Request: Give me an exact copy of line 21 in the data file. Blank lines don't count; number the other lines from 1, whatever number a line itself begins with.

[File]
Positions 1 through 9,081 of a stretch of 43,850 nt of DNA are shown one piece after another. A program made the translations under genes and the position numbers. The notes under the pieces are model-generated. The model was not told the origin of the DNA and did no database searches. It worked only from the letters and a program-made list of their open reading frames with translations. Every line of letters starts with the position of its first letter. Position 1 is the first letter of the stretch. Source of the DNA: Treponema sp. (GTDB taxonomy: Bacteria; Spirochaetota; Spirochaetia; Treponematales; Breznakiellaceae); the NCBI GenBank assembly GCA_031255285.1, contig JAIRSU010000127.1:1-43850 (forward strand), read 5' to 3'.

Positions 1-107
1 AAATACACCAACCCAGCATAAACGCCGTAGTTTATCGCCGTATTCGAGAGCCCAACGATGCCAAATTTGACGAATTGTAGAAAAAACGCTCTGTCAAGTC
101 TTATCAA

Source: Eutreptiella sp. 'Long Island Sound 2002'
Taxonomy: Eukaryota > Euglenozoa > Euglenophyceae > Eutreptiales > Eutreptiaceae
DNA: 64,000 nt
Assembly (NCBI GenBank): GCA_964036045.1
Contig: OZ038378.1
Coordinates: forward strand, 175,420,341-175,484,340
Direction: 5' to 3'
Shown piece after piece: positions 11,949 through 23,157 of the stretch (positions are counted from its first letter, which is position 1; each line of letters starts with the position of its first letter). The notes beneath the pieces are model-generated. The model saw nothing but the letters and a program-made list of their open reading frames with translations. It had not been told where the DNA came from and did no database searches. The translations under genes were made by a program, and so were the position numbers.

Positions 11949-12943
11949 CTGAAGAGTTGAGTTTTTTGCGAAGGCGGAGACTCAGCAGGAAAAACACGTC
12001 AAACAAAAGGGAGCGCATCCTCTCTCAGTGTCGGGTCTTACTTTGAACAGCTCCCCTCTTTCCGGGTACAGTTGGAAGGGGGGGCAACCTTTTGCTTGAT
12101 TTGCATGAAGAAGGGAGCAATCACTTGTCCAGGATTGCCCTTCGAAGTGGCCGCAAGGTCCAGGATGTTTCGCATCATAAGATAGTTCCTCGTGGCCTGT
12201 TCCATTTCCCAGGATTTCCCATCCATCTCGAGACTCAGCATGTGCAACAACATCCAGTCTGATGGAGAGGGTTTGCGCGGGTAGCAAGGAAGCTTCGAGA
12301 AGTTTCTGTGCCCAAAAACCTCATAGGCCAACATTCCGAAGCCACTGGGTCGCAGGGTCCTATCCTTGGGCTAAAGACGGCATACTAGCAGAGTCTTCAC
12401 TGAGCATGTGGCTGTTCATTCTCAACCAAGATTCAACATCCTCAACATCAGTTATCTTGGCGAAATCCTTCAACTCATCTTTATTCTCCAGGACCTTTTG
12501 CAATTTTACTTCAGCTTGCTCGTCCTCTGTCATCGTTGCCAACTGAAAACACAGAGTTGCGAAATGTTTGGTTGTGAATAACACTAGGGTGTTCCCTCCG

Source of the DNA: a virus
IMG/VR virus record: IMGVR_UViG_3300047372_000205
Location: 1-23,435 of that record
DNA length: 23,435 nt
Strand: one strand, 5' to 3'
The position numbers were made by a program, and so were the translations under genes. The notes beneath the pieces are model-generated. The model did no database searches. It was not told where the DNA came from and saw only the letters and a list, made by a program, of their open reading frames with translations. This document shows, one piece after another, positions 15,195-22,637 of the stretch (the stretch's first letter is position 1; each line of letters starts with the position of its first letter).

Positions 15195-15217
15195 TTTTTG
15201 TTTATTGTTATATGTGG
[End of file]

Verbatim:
Source of the DNA: a virus